University of Iowa Hospitals and Clinics raises awareness for men’s health with Beard Up!

University of Iowa Hospitals and Clinics is raising awareness for men’s health during Movember, where people are encouraged to grow beards and mustaches to support the Beard Up! campaign.


Braden Ernst

Two doctors show off their mustaches for BeardUP!, November 7, 2021. They and other doctors participate in this tradition every November to promote men’s health.

Lillian Poulsen, News Reporter

University of Iowa Hospitals and Clinics is participating in Beard Up!, a men’s health campaign, to raise awareness for men’s physical and mental well-being during November — Men’s Health Awareness month.

Often referred to as “Movember” or “No Shave November,” the campaigns are to remind people about the importance of raising awareness for men’s health, specifically prostate and testicular cancer and mental health.

Amy Pearlman, UI Carver College of Medicine clinical assistant professor of urology and the director of men’s health at UIHC, said men mostly struggle with where to go when experiencing health problems.

“Most places don’t have mandatory men’s health training, so they can’t provide patients with detailed information,” Pearlman said.

Since men aren’t sure where to go or are ashamed to talk about difficulties with physical or mental health, Pearlman said many turn to online sources for information.

“When a man comes in for health care, they can sometimes feel embarrassed to verbalize issues like erectile dysfunction,” Pearlman said. “Men should get comfortable with their bodies and talking about their genitals.”

This is why Pearlman and her team are dedicated to improving access to men’s health and increasing awareness around it, she said.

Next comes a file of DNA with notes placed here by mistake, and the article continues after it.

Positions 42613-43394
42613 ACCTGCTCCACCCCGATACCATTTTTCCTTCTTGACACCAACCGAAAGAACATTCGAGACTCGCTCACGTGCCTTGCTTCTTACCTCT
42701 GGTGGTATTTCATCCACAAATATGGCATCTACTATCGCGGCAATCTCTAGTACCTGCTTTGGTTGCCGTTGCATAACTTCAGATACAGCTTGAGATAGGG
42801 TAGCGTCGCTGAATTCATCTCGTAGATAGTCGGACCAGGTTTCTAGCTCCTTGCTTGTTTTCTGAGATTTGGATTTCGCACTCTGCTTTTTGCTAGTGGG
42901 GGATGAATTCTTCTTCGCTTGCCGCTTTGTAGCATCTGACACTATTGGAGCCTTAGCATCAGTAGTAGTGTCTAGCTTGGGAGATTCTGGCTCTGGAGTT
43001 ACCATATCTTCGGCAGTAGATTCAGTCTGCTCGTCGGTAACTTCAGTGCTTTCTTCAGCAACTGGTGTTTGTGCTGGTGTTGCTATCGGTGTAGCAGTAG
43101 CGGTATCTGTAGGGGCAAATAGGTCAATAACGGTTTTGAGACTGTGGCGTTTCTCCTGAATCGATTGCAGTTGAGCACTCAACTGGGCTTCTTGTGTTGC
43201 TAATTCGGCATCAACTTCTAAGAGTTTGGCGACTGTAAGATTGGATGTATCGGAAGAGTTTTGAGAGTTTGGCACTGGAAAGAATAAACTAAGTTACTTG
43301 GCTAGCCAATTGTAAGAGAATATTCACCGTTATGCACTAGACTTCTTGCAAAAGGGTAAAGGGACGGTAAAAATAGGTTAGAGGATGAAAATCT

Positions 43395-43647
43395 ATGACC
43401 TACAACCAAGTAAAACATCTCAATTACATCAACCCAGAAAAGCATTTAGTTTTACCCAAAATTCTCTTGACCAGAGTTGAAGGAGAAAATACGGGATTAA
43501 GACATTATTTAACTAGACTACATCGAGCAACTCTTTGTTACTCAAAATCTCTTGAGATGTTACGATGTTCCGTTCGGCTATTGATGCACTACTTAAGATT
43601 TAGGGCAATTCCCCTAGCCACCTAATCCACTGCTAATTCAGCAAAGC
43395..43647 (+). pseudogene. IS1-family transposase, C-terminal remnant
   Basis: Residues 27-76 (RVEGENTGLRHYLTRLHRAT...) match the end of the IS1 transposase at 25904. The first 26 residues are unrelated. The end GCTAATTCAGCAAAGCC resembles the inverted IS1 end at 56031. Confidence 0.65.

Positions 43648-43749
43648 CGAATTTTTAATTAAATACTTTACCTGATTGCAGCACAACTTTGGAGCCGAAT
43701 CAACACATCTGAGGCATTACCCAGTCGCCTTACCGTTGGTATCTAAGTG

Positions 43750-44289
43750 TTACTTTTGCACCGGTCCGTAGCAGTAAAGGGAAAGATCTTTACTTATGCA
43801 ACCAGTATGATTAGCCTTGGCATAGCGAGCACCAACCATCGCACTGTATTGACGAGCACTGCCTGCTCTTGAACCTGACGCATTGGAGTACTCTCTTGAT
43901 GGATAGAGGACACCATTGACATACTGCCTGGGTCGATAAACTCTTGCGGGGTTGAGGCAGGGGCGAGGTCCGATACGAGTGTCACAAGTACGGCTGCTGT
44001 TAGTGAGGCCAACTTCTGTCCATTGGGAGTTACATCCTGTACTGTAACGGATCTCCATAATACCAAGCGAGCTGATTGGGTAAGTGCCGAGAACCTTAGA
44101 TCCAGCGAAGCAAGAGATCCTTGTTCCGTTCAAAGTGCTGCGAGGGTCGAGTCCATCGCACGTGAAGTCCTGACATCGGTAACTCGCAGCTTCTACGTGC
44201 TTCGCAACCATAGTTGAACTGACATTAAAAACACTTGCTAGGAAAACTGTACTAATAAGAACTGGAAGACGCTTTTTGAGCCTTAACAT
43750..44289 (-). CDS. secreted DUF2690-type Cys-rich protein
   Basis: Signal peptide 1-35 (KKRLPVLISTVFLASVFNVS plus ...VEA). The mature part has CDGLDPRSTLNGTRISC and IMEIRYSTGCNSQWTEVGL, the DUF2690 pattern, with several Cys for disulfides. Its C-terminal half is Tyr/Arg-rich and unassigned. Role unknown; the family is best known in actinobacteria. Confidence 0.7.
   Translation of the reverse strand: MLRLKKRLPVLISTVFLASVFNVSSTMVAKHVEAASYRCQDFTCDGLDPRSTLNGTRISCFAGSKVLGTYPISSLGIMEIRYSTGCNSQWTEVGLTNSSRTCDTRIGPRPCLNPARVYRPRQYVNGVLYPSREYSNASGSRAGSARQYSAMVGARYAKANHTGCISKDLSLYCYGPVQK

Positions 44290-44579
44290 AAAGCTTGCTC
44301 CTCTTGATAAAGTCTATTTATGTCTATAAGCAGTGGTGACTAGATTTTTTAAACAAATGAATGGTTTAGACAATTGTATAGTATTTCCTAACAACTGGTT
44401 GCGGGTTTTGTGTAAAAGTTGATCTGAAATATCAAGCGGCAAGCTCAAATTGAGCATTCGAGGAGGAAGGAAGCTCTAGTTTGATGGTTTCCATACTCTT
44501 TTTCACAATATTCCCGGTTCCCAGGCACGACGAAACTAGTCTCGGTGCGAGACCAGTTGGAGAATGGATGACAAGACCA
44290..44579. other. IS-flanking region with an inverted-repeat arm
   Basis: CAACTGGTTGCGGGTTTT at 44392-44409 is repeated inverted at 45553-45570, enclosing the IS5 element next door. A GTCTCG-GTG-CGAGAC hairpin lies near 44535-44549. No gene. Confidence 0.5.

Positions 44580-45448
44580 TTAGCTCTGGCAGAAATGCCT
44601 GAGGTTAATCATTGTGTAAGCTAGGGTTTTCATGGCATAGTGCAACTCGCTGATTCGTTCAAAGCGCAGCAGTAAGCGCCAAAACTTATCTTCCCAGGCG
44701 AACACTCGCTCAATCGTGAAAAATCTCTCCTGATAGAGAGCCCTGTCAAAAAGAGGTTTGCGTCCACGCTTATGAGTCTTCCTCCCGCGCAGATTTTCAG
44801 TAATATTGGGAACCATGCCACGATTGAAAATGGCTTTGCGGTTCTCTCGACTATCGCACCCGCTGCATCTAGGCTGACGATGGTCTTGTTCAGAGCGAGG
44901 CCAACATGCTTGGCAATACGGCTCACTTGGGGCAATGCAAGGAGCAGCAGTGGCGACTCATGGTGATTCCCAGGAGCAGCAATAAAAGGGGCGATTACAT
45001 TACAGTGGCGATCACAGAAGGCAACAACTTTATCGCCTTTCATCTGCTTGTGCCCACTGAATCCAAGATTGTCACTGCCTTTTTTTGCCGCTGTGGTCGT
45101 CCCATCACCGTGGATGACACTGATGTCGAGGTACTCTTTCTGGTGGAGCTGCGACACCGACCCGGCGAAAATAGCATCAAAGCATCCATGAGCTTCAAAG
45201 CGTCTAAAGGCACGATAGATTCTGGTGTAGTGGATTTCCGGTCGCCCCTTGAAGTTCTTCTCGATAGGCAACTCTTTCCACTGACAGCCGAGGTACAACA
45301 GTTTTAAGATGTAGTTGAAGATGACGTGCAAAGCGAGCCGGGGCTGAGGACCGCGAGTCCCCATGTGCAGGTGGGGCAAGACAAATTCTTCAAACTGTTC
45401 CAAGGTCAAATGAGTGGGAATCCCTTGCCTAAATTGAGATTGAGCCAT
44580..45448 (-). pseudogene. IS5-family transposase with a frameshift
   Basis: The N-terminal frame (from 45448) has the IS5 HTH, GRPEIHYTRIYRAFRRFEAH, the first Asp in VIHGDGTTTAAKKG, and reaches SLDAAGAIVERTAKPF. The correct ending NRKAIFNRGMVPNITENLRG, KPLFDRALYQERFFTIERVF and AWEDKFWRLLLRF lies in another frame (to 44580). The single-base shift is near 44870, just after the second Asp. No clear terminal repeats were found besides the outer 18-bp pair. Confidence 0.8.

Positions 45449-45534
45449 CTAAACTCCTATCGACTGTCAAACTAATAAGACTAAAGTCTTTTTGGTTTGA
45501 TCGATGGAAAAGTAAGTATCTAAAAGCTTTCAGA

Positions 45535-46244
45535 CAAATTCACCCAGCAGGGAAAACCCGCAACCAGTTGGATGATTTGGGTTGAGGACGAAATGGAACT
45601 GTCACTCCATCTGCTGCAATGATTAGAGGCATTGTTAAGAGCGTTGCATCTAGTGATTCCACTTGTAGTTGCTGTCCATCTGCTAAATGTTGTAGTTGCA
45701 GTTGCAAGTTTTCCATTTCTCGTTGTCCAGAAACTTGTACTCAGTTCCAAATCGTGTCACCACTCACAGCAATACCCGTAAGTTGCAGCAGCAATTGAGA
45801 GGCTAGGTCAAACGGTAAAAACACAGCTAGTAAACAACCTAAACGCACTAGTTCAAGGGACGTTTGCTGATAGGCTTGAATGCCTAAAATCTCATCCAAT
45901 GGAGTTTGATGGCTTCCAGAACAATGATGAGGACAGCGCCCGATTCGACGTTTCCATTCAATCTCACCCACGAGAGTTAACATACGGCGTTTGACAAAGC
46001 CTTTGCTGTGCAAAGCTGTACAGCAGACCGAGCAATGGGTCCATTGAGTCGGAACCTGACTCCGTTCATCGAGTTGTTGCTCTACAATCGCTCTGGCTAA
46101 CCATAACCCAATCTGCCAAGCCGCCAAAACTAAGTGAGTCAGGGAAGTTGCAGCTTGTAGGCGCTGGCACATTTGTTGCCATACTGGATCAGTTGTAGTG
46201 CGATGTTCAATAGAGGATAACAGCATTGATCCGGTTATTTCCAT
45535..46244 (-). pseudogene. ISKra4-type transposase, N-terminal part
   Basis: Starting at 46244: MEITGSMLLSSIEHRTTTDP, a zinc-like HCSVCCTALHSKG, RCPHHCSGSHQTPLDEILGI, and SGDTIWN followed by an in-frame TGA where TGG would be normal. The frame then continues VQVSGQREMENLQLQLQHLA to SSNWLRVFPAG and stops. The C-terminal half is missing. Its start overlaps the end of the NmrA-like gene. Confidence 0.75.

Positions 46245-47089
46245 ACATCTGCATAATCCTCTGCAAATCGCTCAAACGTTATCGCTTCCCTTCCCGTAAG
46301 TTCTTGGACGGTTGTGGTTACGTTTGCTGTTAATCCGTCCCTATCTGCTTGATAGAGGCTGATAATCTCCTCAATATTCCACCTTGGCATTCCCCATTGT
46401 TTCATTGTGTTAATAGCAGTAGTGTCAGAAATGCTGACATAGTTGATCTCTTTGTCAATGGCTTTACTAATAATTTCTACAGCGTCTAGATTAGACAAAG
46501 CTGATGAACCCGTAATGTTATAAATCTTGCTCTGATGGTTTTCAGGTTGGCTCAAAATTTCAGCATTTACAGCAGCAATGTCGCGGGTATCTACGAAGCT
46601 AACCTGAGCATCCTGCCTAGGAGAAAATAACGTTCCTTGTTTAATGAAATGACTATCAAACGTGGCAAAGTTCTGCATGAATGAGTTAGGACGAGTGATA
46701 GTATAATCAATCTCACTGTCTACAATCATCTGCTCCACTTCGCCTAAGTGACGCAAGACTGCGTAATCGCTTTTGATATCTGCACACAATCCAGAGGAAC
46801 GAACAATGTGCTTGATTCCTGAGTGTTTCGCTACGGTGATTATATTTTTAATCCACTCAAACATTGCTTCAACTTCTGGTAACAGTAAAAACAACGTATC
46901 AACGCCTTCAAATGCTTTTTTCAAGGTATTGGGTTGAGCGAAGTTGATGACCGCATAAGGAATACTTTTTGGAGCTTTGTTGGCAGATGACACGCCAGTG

“There’s no milestone in a man’s life that means they need to seek health care, whereas with women they are expected to see a gynecologist at a certain age,” Pearlman said. “We are working on figuring out what a male milestone would look like — maybe when he starts puberty.”

Pearlman said she’s working on a pilot program with fraternities to help young men understand their bodies and when to seek medical care.

One issue for men is prostate and testicular cancer.

Although cancer can be frightening, both kinds of cancer are very treatable, especially when detected early, said Yousef Zakharia, UI Carver College of Medicine clinical associate professor of internal medicine in hematology, oncology, and blood and marrow transplantation.

“Some men come very frightened, especially when they are younger. Chemotherapy is very helpful, and the cancers are highly curative if detected early or late,” Zakharia said. “The best thing for men to do is to show up to their appointment and not shy away from doctors.”

Cancer is life-changing, which is why it takes a team of medical professionals, including psychiatrists to help men navigate this stage of their life, Zakharia said.

“Cancer is not fun to deal with, but it’s not the end of life, just a new commitment and new life,” he said. “Having medical professionals in psychiatry and psychology screen our patients early on makes a huge difference in their lives and a significant impact on their cancer journey.”

Another issue — one that often gets overlooked — is mental health.

According to Mental Health America, over six million men suffer from depression each year, which often goes undiagnosed.

Men account for an estimated 10 percent of patients with anorexia or bulimia and an estimated 35 percent of those with binge-eating disorder, according to Mental Health America. Men with eating disorders are less likely to see professional help than women.

Emad Abou-Arab, UI Carver College of Medicine clinical assistant professor of family medicine, said there’s no right time to address mental health concerns, and men should seek help as soon as possible.

“The biggest thing is to make sure that men are aware that it’s OK to address things with your physical and mental health,” Abou-Arab said. “I commend the guys who see me for taking the step to address their mental health and talk about their significant mental hurdles with a stranger.”

During this month, many physicians at UIHC are growing mustaches and beards to support the Beard Up! campaign, including Abou-Arab.

Pearlman said this campaign hopes to increase awareness and encourage men to seek the help they need.

“Men’s health is critical, and we need to do better as health care providers to learn how to take care of men’s health,” she said. “Nurses and nurse practitioners need to be taught how to care for men, and we need more people to acknowledge that mental health is health.”